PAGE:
An organisation that tracks persecution of Christians worldwide has published its latest Top 50 list with four African countries among the places where it is hardest to practise the faith.
Kenya is listed at position 49 out of 50, leaving it one step from getting off the list published by US-based Christian organisation, Open Doors.
Although the reclusive North Korea takes the top spot — for the 20th year in a row — Somalia (3), Libya (4), Eritrea (6) and Nigeria (9) make it to the top 10 on the list of ignominy.
Kenya is the only East African country on the list.
The report says that although Christianity is the majority religion in Kenya, that has not stopped the spread of persecution. Particularly, Christians with a Muslim background in the northeast and coastal regions live under constant threat of attack — even from their closest relatives.
“Our research revealed that Christians were attacked and forced to flee their villages, and Islamic extremist group al-Shabab has infiltrated the local population to monitor the activities of Christians in those areas.
Threat of violence
Organised crime is also a serious problem. Corrupt officials often fail to take measures against persecutors, “increasing the potential for further incidents against Christians.”
For believers in some parts of Kenya, daily life is filled with pressure, especially in their private and social lives. And in some regions like the northeast, where al-Shabaab is a constant threat, church and community life are difficult and can also include the threat of violence,” the report says.
This year’s position is a marked improvement for Kenya because it was at position 44 in last year’s rankings.
On Somalia, Open Doors says it is impossible to publicly admit one’s Christian faith and “church life” is nonexistent.
“Islam is considered a crucial part of Somali identity, and if any Somali is suspected of having converted to Christianity, they are in great danger. Members of their family, clan or community will harass, intimidate or even kill them. Women may be raped and forcibly married off.”
Christians are also in danger from al-Shabaab, a violent group that advocates Sharia (Islamic law) as the basis for regulating all aspects of life.
Christians from a Muslim background are considered a “high-value target” by al-Shabaab, who have often executed believers on the spot, when discovered.
DNation bodytext: But it is Nigeria which is a cause for alarm, according to the compilers of the list. The country where the militants Boko Haram seem to move with unfettered access in their murderous campaigns has ominously moved from position 12 last year to be among the top 10 — at position nine.
More Christians are murdered for their faith in Nigeria than in any other country, the report says, citing violent attacks by Boko Haram, Hausa-Fulani militant herdsmen, ISWAP (an affiliate of the Islamic State) and other extremist groups that are common in the north and middle belt of the country, and are becoming more common farther south.
“In these attacks, Christians are often murdered or have their property and means of livelihood destroyed.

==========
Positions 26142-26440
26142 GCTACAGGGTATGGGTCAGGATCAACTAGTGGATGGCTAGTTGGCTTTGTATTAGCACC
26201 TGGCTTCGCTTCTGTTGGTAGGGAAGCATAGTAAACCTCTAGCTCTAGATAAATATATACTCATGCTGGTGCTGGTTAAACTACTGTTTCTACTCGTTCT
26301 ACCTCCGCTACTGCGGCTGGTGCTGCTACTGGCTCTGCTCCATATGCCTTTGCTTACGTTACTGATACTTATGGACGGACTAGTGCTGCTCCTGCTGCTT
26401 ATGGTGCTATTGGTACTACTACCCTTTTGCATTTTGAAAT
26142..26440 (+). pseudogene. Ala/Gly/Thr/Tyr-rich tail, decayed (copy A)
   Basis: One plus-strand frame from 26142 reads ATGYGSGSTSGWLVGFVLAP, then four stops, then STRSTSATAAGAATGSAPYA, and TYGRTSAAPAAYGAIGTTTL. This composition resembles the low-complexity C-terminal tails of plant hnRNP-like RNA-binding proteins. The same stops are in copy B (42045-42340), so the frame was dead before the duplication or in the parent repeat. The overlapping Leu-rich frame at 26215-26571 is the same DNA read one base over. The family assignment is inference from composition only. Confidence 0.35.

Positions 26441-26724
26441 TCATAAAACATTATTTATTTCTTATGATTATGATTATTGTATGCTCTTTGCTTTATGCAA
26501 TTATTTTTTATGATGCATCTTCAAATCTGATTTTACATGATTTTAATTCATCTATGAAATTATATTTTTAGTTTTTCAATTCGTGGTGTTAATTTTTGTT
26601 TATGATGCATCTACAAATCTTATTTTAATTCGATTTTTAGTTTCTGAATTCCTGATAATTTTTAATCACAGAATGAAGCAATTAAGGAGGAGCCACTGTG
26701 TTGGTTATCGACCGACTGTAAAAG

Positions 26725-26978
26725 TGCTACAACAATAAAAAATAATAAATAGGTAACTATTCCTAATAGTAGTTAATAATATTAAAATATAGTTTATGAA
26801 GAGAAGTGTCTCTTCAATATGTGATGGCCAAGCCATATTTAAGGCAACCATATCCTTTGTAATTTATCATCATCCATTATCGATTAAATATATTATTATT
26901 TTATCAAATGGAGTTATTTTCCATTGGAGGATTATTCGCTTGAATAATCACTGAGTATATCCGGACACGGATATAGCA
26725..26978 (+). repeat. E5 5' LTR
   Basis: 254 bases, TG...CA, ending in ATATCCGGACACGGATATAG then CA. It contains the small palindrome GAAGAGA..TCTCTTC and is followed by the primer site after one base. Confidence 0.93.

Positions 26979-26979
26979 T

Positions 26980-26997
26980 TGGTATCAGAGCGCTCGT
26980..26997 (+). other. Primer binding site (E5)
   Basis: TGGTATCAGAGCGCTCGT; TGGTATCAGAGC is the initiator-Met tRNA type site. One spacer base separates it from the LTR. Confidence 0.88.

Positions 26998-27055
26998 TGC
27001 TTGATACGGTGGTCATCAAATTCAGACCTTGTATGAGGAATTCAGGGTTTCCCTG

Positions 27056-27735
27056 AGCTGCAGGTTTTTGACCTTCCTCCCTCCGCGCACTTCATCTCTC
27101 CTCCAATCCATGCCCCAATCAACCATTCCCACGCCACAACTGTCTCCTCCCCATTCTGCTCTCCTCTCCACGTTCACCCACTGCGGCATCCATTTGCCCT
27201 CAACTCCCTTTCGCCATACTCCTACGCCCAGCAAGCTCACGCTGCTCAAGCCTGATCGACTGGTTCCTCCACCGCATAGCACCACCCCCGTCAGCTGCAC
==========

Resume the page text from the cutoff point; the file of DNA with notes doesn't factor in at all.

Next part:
Abductions and rape
“Men and boys are particularly vulnerable to being killed. Women and children left behind are very vulnerable and living testimonies to the power of the attackers.”
Perpetrators are seldom brought to justice. Christian women are often abducted and raped by these militant groups, and sometimes forced to marry Muslims.
Christians from a Muslim background face rejection by and pressure from their families.
Muhammadu Buhari’s presidency (2015 onwards) has seen a sharp increase in attempts to force Islamisation on the country, including appointing Muslims to key government positions.
Many Christians who are driven out of their villages and away from their sources of livelihood are forced to become internally displaced persons (IDPs), often living in informal camps.
“Given the continuous occupation of their villages by Fulani militants, the lack of government support, the lack of proper education for their children and the high vulnerability of IDPs, these believers continue to suffer even after the brutality of the initial persecution,” Open Doors says.
Christians from non-traditional denominations face the harshest persecution in Eritrea, both from the government and from the Eritrean Orthodox Church (EOC). The EOC is the only Christian denomination recognised by the government, and it is tightly controlled by those in power.
Government security forces monitor phone calls, scrutinise activity and conduct countless raids which target Christians, seize Christian materials and damage churches.
Christians can be arrested and imprisoned without trial. Many Christians are held in inhumane prisons because of their faith, and their loved ones often do not know where they are or even if they are still alive.
In June 2020, the UN reported there was no meaningful progress to address human-rights violations in Eritrea.
Other African countries on the list are Maldives, Sudan, Egypt, Mauritania, Algeria, Tunisia, Morocco and Mali. Burkina Faso, Central African Republic, Ethiopia, Democratic Republic of the Congo and Mozambique also make it to the list of shame.